High school is a time when students often discover their passions and share them with others. For sophomore Soumya Joseph, and juniors Lindsay Mutzman and Kimberly Brower, this passion was spreading awareness for intellectual and developmental disabilities all across the CCHS campus through the creation of their project, Disable the Label.
Disable the Label has been in the works for many weeks, as these three individuals prepared for their “Disable the Label Week of Events,” which took place from November 10 to November 14.
“So far, we’ve had a yoga event which went well; everybody liked being able to relax for an hour, and we have a fundraiser where proceeds go to the Best Buddies organization,” Brower said. “Then we have a guest speaker and Kahoot event combined, and our final event is Zumba.”
Their first event of the week was supposed to take place on Monday, November 9 with some guest speakers present, but was canceled due to Hurricane Eta. This event was moved to Friday, November 13. Disable the Label collaborated with Best Buddies to select a few guest speakers. Junior Ray Omega, who is a member of Best Buddies, was selected as one of these speakers for the event.
“[I spoke] because I just want to encourage some people that are going through some disabilities [and] that are having a rough time with their disability.”Junior Ray Omega
“[I spoke] because I just want to encourage some people that are going through some disabilities [and] that are having a rough time with their disability,” Omega said. “I have done public speaking with my aftercare and First Priority speaking [before].”
The goal of the Disable the Label project is to end the use of the “r-word” and promote awareness for individuals with intellectual development disorders (IDD). IDD is a neuro-developmental disorder that can lead to differences in intellectual, social, practical and/or academic functioning.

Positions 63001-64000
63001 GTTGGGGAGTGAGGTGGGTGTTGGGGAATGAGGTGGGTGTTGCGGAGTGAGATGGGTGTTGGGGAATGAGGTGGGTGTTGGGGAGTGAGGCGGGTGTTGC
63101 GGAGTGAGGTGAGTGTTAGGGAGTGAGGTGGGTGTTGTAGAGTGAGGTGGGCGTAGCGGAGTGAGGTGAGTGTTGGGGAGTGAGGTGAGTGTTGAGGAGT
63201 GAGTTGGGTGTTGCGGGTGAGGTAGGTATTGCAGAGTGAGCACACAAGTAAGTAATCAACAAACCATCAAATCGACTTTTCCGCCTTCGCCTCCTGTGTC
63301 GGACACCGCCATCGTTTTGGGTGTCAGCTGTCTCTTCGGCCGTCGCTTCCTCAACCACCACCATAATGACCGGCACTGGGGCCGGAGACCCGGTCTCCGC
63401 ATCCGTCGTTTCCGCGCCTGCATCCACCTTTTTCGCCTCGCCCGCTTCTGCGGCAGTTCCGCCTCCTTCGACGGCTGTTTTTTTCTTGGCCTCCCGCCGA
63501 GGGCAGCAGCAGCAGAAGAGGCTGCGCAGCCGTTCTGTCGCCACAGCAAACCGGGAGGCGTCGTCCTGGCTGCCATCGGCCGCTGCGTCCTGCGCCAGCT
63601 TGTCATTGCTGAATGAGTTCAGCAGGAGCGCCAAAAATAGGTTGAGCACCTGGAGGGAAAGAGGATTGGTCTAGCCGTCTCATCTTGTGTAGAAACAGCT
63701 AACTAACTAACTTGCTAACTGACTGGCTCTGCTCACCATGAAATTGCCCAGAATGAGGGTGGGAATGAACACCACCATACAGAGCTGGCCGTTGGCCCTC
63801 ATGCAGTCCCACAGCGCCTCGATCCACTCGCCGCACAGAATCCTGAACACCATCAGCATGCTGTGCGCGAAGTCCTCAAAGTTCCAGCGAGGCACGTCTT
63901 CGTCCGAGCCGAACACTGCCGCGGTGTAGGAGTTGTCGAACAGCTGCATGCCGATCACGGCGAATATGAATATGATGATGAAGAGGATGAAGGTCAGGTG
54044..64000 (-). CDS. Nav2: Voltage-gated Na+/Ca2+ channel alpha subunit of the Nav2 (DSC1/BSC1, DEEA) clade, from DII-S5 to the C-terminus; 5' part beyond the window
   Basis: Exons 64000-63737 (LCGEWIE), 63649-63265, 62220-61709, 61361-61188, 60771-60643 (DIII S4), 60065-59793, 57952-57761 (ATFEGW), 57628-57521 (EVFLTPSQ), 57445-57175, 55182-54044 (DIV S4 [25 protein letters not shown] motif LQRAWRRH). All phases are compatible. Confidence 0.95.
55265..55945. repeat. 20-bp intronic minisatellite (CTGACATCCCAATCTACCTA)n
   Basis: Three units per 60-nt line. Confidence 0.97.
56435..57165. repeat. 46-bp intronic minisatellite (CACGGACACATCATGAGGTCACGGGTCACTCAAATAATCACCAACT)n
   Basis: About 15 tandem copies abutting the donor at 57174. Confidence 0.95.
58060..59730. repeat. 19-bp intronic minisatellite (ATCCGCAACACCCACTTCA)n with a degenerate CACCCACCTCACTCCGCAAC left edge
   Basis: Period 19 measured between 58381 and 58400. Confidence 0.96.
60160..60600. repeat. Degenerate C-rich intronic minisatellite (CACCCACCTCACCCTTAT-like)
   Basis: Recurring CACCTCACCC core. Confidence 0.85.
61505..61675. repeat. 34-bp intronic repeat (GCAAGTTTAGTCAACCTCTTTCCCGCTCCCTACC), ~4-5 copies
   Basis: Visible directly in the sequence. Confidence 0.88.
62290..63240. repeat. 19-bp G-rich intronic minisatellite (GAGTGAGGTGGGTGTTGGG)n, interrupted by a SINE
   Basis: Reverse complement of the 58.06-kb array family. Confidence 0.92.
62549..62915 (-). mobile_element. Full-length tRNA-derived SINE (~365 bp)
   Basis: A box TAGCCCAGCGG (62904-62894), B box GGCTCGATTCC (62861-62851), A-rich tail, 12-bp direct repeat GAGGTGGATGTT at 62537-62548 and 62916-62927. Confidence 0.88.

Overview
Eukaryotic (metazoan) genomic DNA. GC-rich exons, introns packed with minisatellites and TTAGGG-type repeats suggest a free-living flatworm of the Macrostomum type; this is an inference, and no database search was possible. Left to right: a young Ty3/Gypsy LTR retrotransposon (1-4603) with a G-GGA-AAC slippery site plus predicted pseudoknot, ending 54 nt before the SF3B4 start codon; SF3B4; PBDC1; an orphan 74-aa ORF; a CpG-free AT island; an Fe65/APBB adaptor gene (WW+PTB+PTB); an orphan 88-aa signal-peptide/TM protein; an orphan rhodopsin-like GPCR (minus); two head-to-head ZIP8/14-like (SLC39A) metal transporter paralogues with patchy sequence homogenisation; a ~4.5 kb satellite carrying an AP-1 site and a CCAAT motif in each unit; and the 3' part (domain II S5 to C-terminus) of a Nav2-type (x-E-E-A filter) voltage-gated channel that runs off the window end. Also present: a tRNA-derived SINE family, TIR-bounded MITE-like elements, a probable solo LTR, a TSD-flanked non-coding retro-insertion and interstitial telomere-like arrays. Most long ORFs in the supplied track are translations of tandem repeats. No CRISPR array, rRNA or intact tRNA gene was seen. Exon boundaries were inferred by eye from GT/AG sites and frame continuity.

“This project was created [by] me and my partners, and we have basically planned everything on our own,” Mutzman said. “We are so excited for this project and we hope we can do our part to eliminate the use of the ‘r-word.’”
Mutzman, Brower and Joseph started this as a community awareness chapter project for Distributive Education Clubs of America (DECA), but decided to make it a schoolwide event by collaborating with Best Buddies, a club with the same goals as Disable the Label.
“We partnered with DECA and their Disable the Label campaign because we wanted to spread our message of inclusion and promote who we are as a club.”Best Buddies President Natalie Smith
“We partnered with DECA and their Disable the Label campaign because we wanted to spread our message of inclusion and promote who we are as a club,” Best Buddies President Natalie Smith said. “As Best Buddies member[s], we advocate for individuals with intellectual or developmental disabilities, and the first step to that is to publicize Best Buddies. I hope Best Buddies members gain insight as to how important awareness is and how easy it can be to spread our message. I hope they see that every member is valuable and that they all have an impact on Best Buddies.”